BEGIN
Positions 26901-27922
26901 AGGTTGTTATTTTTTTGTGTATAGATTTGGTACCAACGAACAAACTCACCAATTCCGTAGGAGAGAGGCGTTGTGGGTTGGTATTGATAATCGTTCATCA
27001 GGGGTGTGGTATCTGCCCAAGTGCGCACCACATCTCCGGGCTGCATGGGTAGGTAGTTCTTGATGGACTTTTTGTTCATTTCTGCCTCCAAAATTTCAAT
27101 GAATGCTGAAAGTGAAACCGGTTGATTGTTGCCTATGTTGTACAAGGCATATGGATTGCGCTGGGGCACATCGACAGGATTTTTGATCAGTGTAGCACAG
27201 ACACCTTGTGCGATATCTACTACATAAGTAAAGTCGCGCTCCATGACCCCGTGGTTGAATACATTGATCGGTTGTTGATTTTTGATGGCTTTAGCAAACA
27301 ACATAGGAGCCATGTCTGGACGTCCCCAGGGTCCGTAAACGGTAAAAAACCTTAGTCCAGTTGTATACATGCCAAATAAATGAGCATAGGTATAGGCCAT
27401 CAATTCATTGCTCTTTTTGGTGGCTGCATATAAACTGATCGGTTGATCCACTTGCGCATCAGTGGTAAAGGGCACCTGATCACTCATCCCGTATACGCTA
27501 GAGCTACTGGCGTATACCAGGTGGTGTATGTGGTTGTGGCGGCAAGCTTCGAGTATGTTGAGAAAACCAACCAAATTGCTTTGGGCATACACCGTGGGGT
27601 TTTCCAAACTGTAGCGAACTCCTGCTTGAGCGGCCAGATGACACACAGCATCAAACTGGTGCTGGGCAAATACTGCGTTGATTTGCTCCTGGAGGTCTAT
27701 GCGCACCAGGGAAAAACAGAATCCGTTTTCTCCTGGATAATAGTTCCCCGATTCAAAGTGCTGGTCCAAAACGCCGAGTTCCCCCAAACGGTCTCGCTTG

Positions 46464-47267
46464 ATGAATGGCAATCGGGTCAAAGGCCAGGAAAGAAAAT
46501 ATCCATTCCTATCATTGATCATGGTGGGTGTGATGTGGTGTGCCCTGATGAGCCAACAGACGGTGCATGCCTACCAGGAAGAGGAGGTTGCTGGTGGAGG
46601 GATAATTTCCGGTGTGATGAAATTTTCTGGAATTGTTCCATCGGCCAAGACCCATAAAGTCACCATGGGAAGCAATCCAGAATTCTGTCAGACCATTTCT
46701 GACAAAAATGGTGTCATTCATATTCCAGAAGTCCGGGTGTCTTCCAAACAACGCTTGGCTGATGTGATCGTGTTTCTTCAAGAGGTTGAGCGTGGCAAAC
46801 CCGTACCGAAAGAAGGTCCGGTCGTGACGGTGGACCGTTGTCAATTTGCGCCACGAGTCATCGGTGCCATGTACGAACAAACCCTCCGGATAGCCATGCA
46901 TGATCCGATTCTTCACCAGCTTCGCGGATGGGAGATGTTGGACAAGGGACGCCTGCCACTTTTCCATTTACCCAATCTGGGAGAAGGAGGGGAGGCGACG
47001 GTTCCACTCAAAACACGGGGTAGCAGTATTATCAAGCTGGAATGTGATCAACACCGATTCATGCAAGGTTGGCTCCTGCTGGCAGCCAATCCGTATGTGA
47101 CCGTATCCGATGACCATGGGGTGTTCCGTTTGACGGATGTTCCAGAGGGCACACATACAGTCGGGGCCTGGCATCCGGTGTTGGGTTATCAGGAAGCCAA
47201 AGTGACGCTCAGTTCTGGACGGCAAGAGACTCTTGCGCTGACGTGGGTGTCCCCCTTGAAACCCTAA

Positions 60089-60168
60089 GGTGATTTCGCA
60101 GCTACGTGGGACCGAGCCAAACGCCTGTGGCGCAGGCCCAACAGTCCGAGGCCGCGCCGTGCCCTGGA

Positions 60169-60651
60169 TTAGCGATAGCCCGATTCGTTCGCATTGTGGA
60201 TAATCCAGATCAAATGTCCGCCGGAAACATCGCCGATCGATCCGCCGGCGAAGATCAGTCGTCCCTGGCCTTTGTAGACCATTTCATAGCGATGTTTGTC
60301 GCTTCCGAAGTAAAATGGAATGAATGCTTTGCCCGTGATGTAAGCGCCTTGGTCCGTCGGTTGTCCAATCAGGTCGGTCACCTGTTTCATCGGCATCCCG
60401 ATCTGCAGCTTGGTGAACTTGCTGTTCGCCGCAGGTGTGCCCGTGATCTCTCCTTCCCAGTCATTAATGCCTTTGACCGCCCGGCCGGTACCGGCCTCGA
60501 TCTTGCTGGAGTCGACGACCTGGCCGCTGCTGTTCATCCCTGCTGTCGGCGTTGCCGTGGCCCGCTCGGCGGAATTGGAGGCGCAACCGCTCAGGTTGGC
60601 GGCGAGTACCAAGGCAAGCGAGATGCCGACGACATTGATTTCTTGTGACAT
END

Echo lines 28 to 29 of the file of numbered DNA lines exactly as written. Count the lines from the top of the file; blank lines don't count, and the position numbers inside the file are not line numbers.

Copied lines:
60401 ATCTGCAGCTTGGTGAACTTGCTGTTCGCCGCAGGTGTGCCCGTGATCTCTCCTTCCCAGTCATTAATGCCTTTGACCGCCCGGCCGGTACCGGCCTCGA
60501 TCTTGCTGGAGTCGACGACCTGGCCGCTGCTGTTCATCCCTGCTGTCGGCGTTGCCGTGGCCCGCTCGGCGGAATTGGAGGCGCAACCGCTCAGGTTGGC